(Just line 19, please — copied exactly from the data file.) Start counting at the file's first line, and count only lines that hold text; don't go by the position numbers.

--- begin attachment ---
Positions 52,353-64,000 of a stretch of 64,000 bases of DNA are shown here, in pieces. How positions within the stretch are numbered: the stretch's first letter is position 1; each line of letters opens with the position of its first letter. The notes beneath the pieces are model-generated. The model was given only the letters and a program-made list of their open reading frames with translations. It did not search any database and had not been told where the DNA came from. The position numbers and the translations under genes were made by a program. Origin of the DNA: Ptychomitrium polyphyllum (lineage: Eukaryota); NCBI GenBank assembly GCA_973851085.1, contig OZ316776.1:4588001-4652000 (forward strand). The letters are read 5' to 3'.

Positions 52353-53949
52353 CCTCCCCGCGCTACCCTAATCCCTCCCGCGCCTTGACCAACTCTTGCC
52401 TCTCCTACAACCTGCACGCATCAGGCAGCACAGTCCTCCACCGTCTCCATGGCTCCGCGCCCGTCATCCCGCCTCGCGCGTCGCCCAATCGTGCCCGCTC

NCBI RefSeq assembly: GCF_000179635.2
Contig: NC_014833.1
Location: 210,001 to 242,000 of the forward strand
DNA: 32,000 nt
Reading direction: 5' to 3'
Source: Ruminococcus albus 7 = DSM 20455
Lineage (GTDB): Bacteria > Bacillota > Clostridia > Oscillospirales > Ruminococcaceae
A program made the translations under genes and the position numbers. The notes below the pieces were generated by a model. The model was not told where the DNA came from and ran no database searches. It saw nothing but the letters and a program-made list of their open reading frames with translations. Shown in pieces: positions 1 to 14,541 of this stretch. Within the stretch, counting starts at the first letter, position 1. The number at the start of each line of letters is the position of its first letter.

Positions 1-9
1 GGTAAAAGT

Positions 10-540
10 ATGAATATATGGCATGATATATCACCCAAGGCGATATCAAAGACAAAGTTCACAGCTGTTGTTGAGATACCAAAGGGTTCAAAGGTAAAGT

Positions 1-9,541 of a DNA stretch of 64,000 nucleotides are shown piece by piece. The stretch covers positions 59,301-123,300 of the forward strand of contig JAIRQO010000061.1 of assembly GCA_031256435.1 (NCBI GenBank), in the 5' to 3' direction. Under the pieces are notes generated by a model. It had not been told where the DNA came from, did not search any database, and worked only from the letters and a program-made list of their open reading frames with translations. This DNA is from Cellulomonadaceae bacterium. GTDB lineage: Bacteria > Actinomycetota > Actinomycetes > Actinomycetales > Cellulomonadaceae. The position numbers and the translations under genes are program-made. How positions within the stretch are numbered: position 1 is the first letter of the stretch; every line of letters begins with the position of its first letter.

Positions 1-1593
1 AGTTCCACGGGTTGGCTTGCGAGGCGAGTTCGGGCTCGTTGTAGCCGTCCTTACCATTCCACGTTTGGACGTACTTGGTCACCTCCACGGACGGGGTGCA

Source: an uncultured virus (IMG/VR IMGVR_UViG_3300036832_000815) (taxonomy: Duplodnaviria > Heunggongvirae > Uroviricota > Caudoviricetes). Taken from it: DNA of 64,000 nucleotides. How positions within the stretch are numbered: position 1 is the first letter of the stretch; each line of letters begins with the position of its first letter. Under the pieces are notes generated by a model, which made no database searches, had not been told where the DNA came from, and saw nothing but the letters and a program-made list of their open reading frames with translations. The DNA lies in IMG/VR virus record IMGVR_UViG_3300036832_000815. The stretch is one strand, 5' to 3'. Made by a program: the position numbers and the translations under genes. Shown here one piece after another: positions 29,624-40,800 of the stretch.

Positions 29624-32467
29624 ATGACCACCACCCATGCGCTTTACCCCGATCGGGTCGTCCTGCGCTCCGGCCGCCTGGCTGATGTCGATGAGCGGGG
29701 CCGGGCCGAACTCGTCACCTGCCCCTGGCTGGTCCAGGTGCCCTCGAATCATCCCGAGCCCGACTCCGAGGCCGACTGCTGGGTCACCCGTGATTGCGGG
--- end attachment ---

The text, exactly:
1 AGTTCCACGGGTTGGCTTGCGAGGCGAGTTCGGGCTCGTTGTAGCCGTCCTTACCATTCCACGTTTGGACGTACTTGGTCACCTCCACGGACGGGGTGCA